However, recently some polluting nations have aimed to meet their own climate goals by benefiting developing nations. Switzerland has apparently adopted a policy of funding emissions-cutting programs in developing nations and then counting those reductions towards their national commitments. For instance, the Swiss government is funding a program that will install energy efficient lightbulbs and clean burning stoves in Ghanian homes. The resulting emissions reductions will then count towards Switzerland’s climate goals. The Swiss government has reached similar agreements with Senegal, Georgia, Vanuatu, Dominica, Thailand, and Ukraine. Call the general practice of funding emission reducing programs in poorer nations, for the sake of meeting a wealthy nation’s emissions targets, “International Offsetting.”

One might think that International Offsetting is morally cut-and-dried. On the surface, it is simply a mutually beneficial agreement.

Governments like the Swiss government are better able to reach their emission reduction goals, while comparatively poorer nations can now fund efforts that would otherwise go unfunded. Or in the case of programs that were already funded, they now have additional capital to spend elsewhere. Viewed through this lens, it seems like everyone wins.

Yet there is ample room to question this seemingly simple justification. For instance, wealthier nations would certainly aim to fund programs that provide the most bang for their buck – those that reduce emissions the greatest amount, for the cheapest cost. This would leave developing nations on the hook for more expensive projects, such as changing electrical infrastructure away from fossil fuels to renewables.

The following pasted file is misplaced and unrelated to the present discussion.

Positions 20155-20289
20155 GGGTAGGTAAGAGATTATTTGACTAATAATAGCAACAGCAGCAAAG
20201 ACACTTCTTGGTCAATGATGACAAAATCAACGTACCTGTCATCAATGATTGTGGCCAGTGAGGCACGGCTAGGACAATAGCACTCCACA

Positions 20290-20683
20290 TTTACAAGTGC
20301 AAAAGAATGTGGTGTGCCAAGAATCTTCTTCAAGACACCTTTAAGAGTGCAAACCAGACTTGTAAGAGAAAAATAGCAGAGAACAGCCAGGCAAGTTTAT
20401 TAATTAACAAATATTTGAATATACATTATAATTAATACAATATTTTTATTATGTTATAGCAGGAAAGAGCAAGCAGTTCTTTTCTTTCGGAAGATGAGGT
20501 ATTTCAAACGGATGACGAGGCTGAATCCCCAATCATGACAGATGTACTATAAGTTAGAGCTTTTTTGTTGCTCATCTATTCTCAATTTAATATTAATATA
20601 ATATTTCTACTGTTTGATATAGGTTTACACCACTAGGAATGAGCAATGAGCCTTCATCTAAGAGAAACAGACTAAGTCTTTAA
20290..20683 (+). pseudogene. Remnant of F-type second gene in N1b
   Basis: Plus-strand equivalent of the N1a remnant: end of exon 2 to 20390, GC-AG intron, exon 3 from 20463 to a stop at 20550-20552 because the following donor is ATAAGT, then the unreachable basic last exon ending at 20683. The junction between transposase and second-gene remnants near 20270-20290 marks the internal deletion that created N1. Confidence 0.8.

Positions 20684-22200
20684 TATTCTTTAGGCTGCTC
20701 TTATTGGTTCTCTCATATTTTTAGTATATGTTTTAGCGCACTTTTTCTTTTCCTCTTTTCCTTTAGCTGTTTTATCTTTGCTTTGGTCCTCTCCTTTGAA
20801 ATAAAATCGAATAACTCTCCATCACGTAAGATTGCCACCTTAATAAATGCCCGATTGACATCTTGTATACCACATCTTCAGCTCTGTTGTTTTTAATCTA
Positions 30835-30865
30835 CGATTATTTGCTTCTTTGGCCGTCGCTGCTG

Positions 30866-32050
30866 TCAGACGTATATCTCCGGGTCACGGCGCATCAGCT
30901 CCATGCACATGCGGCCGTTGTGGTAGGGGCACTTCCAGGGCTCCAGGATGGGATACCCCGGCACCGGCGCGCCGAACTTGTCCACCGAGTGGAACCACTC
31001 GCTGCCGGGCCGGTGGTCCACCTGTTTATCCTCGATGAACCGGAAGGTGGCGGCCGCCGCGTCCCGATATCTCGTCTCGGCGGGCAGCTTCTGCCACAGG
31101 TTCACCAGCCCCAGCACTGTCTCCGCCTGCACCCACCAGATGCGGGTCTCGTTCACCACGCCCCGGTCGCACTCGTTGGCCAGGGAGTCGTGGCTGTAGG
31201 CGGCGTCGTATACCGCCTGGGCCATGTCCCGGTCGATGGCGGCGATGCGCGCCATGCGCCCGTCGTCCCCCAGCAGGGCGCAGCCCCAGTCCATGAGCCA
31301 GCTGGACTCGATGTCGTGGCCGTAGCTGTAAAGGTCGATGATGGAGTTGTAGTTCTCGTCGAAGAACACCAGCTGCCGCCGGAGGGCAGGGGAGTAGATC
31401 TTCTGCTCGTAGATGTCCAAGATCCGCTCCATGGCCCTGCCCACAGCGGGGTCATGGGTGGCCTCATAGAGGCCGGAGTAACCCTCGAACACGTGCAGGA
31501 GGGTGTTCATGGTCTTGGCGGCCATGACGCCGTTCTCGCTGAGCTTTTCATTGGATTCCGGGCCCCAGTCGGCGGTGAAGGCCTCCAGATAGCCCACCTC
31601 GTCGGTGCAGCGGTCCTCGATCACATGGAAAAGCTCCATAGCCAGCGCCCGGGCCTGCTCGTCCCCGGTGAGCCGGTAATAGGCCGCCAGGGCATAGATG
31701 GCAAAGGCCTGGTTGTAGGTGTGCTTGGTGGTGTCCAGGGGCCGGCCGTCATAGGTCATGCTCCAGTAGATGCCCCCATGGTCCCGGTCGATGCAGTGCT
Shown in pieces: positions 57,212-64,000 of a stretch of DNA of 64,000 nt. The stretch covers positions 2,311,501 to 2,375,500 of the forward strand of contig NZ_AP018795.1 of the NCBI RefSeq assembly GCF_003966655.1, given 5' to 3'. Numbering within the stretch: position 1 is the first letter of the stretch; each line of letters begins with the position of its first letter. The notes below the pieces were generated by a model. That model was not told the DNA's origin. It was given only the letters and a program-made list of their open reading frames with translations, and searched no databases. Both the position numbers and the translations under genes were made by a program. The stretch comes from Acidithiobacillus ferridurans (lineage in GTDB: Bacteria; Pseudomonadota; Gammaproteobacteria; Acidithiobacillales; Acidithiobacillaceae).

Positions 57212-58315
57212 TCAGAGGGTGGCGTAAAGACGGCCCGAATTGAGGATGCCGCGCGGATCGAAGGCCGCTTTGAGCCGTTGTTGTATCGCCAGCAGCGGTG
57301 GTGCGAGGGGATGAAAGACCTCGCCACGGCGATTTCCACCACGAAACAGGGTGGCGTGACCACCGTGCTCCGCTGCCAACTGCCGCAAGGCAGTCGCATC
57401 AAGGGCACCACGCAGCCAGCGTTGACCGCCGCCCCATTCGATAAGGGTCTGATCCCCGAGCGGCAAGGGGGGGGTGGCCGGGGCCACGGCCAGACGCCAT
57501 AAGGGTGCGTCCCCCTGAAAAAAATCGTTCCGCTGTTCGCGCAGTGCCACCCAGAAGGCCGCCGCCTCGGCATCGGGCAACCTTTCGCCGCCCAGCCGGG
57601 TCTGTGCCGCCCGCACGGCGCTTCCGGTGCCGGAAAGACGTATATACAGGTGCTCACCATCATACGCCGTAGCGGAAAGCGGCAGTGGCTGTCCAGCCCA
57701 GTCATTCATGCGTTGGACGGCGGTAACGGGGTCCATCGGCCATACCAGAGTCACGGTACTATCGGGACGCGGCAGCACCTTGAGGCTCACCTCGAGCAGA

By funding programs that reduce emissions, developed nations would leave the other parties to the agreements with no option but to eliminate emissions in order to meet their own reduction goals.

This might be seen as exploitative. Typically, exploitation involves taking advantage of the situation that another party finds themselves in, for the sake of benefiting oneself. Exploitation is similar to coercion, in the sense that both involve someone using another to get what they want. However, coercion typically involves threatening another with something negative. In contrast, exploitative acts may still nonetheless benefit the party that is exploited. The moral problem with exploitation is it fails to appreciate the exploited party’s status as an entity deserving of respect.